Are behavioral expectations by early educators related to biases regarding boys,

Blacks and Black boys?

The nature of these implicit biases appears to differ based on the race of the
early educator. When family background information was withheld, White
teachers appear to hold Black preschoolers to a lower behavioral standard,
whereas Black teachers hold these Black preschoolers to very high standards,
pay particularly high amounts of attention to the behaviors of Black boys, and
in general tend to recommend harsher exclusionary discipline.

For White early educators, these findings regarding appraisals of severity are
consistent with “shifting standards theory,”26 where an underlying stereotype
bias (i.e., Black preschoolers being viewed as more likely to exhibit the
challenging behaviors that result in expulsion and suspension) results in
a tendency for White teachers to appraise children primarily in contrast
with their stereotype (i.e., Black preschoolers compared to expectations for
Black preschoolers; White preschoolers compared to expectations for White
preschoolers). In other words, perhaps White early education staff tend
to hold an implicit bias that Black preschoolers are more likely to engage

A RESEARCH STUDY BRIEF Do Early Educators’ Implicit Biases Regarding Sex and Race Relate to Behavior Expectations
and Recommendations of Preschool Expulsions and Suspensions?

in challenging classroom behaviors, so a vignette about a Black child with

challenging behaviors is not appraised as being unusual, severe, or out of the
ordinary resulting in lower behavioral ratings. In the case of the present study,
a vignette describing pronounced challenging classroom behaviors, in the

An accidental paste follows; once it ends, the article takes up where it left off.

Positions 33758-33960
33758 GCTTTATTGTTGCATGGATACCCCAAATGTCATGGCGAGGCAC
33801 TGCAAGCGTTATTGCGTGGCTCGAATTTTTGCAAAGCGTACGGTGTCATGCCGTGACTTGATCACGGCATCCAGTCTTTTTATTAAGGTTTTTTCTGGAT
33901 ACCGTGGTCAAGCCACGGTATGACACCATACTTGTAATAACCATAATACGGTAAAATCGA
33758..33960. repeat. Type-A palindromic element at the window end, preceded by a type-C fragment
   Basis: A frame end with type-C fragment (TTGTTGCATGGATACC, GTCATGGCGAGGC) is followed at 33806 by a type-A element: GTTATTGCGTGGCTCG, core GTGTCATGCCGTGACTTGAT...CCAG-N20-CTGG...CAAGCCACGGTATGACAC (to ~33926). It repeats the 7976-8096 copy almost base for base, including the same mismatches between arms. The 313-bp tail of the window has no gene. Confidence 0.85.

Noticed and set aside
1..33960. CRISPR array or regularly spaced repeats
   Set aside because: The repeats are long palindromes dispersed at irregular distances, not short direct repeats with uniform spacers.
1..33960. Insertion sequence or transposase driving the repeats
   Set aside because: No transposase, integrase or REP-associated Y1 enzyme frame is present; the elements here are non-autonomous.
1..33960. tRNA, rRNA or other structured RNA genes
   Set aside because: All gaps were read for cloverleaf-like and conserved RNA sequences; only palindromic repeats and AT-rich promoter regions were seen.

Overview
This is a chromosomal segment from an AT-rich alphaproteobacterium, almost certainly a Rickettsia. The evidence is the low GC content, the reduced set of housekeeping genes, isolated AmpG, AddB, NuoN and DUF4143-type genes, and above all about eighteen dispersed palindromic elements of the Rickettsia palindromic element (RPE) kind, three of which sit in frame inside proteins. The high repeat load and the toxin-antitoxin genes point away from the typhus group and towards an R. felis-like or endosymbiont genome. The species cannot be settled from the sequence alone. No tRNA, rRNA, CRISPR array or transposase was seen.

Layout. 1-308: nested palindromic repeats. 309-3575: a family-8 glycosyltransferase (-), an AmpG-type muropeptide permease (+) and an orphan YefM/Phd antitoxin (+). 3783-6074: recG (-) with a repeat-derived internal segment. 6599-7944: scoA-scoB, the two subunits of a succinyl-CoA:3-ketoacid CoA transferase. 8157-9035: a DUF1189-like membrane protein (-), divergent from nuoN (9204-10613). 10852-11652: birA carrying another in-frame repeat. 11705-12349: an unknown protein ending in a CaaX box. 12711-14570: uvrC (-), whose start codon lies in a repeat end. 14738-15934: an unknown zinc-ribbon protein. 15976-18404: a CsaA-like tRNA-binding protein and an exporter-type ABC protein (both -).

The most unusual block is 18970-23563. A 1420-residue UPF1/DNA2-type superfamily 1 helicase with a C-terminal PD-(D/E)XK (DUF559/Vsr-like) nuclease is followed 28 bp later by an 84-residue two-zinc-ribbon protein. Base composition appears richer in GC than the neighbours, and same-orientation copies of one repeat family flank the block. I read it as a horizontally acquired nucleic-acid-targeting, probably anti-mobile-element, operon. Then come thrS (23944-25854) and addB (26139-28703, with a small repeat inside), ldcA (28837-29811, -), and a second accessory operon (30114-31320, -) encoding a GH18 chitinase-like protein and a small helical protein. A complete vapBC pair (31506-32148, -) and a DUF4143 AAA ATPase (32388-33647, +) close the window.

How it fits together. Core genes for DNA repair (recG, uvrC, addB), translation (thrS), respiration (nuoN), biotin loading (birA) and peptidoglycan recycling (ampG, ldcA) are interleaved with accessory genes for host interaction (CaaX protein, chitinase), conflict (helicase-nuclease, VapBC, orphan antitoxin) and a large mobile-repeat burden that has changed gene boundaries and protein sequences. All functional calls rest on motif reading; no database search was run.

absence of any potentially explanatory family background information, may not
seem very severe at all for a Black child.

These potentially lower expectations held for children based on race can have
detrimental consequences over time, with low expectations, particularly for
minority children, being linked to less favorable outcomes.27 As an alternative
explanation, perhaps White educators simply are reluctant to express negative
appraisals of performance for students of color. However, if the White
participants were simply displaying an avoidance of negative appraisals of
Black children on the vignettes, it remains puzzling why those same White
participants would display a clear tendency to gaze longer at the Black children
and endorse the Black boy at a higher rate during the eye-tracking task.

In contrast, for Black early educators, these severity findings may represent
higher expectations held by Black educators for Black students. These findings
might suggest that more severe behavior ratings could reflect higher standards
by Black educators for Black children.28 For both Black and White early
educators, these differing biases may be based on an expectation of Black
children engaging in more frequent challenging classroom behaviors, consistent
with what was found during the eye-tracking task across all participants,
especially Black participants in relationship to their expectations regarding
Black boys.

What impact might teacher knowledge of child familial stressors have on their
ratings of behavioral severity?

When Black teachers rating Black children were provided with background
information that included familial stressors that may be explanatory of
child behavior problems (as might be learned during the course of a year of
interacting with the child and family), ratings of perceived severity significantly
decreased. However, when the same background information for Black children
was provided to White teachers, severity ratings increased in ways consistent
to the overall finding that background information regarding familial stressors
may lead to feelings of hopelessness that the behavior problems can improve.
These findings are consistent with studies showing a tendency for raters
(applied here to teachers) to show greater empathy for the misfortunes of
others (applied here to a challenging set of home circumstances) when rating
someone of their own race.29 Furthermore, the strength of same-race empathic
responses in individuals has been shown to be related to the strength of their
underlying implicit racial biases.30 Perhaps Black teachers are better equipped

A RESEARCH STUDY BRIEF Do Early Educators’ Implicit Biases Regarding Sex and Race Relate to Behavior Expectations
and Recommendations of Preschool Expulsions and Suspensions?

to use this background information regarding familial stressors to empathize